Trans-Pacific View author Mercy Kuo regularly engages subject-matter experts, policy practitioners and strategic thinkers across the globe for their diverse insights into the U.S. Asia policy. This conversation with Dr. Mike von Massow – associate professor, department of food, agriculture and resource economics, University of Guelph, Canada – is the 203rd in “The Trans-Pacific View Insight Series.”
Explain the impact of African swine fever in China, the world’s largest consumer of pork, on Canada’s pork industry.
African swine fever is a ravaging the Chinese swine industry. It has high rates of mortality and is very contagious. The virus can live for a long time in meat so even shipping pork or pork products between regions can lead to the spread of the disease. In an effort to contain the spread of the disease, China is liquidating a large portion of the swine herd. This is happening at a time when Chinese pork consumption is increasing. China is a large importer of pork and the disease is leading to a larger demand for imports. This presents a significant opportunity for growth of exports from Canada to China in the absence of new trade actions to block those shipments.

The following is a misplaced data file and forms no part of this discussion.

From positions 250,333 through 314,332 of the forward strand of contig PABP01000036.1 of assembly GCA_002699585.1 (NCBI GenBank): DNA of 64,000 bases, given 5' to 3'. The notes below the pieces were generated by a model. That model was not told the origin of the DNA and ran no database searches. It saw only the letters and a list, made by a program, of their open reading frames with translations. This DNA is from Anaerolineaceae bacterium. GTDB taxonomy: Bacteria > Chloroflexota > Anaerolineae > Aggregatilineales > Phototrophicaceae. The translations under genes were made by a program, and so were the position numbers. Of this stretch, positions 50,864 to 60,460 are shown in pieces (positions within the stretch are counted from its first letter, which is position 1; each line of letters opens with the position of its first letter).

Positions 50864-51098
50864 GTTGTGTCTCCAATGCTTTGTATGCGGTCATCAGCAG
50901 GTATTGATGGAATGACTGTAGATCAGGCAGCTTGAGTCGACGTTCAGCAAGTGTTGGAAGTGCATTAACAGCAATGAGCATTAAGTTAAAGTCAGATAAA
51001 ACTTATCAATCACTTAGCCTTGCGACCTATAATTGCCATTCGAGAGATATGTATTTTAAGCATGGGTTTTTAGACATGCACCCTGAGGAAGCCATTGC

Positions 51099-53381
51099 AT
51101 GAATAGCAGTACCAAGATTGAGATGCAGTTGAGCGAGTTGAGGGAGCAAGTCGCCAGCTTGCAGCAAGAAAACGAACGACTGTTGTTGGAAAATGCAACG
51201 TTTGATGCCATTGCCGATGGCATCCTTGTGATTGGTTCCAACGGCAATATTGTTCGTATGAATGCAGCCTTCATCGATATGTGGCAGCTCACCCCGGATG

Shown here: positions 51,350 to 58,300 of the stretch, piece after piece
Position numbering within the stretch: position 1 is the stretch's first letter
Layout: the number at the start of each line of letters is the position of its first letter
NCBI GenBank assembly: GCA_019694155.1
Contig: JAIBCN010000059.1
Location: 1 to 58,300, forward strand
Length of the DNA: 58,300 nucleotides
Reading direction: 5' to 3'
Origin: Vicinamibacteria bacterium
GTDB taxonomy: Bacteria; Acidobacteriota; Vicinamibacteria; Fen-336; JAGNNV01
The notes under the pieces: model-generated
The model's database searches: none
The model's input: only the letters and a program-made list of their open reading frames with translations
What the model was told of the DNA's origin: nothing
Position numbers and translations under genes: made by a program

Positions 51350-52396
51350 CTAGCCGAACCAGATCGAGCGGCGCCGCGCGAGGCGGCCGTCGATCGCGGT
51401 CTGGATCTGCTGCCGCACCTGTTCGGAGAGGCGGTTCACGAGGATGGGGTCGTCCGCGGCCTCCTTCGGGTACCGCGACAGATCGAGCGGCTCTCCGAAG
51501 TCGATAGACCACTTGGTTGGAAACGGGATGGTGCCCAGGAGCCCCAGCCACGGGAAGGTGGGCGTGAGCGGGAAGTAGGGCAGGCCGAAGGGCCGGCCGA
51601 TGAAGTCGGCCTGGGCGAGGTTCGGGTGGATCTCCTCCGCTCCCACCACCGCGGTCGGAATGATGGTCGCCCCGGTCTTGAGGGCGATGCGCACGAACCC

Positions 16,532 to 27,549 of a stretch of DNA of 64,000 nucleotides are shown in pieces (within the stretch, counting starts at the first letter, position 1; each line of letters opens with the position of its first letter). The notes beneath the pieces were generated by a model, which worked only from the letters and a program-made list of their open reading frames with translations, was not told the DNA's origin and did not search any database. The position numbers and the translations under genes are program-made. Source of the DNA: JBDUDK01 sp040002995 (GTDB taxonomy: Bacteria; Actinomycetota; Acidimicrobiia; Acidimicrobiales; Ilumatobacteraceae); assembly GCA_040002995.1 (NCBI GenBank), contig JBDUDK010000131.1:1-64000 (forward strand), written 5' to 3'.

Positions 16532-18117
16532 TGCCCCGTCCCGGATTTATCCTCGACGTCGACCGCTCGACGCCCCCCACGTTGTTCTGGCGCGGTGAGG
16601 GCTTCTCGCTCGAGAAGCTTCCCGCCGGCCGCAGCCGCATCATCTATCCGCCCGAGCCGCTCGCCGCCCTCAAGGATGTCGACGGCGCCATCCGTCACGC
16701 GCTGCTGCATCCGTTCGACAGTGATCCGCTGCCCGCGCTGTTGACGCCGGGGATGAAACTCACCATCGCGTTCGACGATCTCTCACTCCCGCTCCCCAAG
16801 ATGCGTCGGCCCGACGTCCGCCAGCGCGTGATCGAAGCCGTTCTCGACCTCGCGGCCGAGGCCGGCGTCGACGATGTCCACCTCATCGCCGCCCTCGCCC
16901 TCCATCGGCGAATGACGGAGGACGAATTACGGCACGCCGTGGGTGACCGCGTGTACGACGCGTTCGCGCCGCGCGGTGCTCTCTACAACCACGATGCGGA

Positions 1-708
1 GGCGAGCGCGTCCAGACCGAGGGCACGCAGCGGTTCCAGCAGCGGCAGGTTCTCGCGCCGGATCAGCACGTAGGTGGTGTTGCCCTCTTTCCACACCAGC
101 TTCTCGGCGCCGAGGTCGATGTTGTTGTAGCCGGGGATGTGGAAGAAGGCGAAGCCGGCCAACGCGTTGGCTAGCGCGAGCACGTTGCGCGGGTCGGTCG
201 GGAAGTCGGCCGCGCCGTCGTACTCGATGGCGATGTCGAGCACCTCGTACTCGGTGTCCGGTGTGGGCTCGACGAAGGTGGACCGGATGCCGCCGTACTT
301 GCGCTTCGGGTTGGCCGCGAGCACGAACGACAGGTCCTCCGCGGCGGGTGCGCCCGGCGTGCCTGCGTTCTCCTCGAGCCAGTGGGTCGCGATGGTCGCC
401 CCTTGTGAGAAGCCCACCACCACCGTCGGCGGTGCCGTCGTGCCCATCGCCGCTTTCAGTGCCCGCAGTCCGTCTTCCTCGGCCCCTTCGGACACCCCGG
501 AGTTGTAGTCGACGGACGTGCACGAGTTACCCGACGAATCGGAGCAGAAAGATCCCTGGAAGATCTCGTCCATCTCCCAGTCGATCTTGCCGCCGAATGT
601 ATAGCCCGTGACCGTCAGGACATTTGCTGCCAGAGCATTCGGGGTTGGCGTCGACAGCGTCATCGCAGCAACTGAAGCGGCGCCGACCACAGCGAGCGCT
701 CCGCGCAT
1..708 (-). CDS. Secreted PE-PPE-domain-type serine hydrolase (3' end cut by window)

How has the Huawei extradition case complicated Canada’s pork export efforts to China?
The arrest of Huawei CFO Meng Wanzhou, at the request of the United States government, has created a significant irritant in the relationship between Canada and China. This has been exacerbated by statements by U.S. President Donald Trump, recently refuted by Secretary of State Pompeo, that he might consider connecting the case of Meng Wanzhou with a trade agreement with China. China has raised technical issues in both canola and pork markets that have curtailed exports from Canada to China. There is a broad consensus that the trade action is tied to the Huawei case. There is also some suggestion that China wants to send a signal that they are not desperate for pork. While Canada is working to address the technical issues, it is not clear that other issues will not arise until the Huawei case is resolved. China is exerting economic pressure in an effort to resolve the legal issue.
How might Ottawa effectively manage U.S.-China trade tensions and the Huawei case with Canada’s meat exports to China?
Canada is a small player in this ongoing fight between the U.S. and China. The case of Meng Wanzhou is before the courts. Also hanging over the relationship is the decision by the Canadian government on the future role of Huawei in the development of 5G networks. The Chinese trade action is strategic in both target and timing. Canada has a federal election coming this fall and the opposition is pushing the government to resolve the trade dispute with China without explicitly connecting it to the Huawei case.
Canada has little leverage to influence the relationship between the U.S. and China. The trade action is unlikely to be resolved until the case of Meng Wanzhou is resolved – and then only if she is released rather than being extradited to the United States.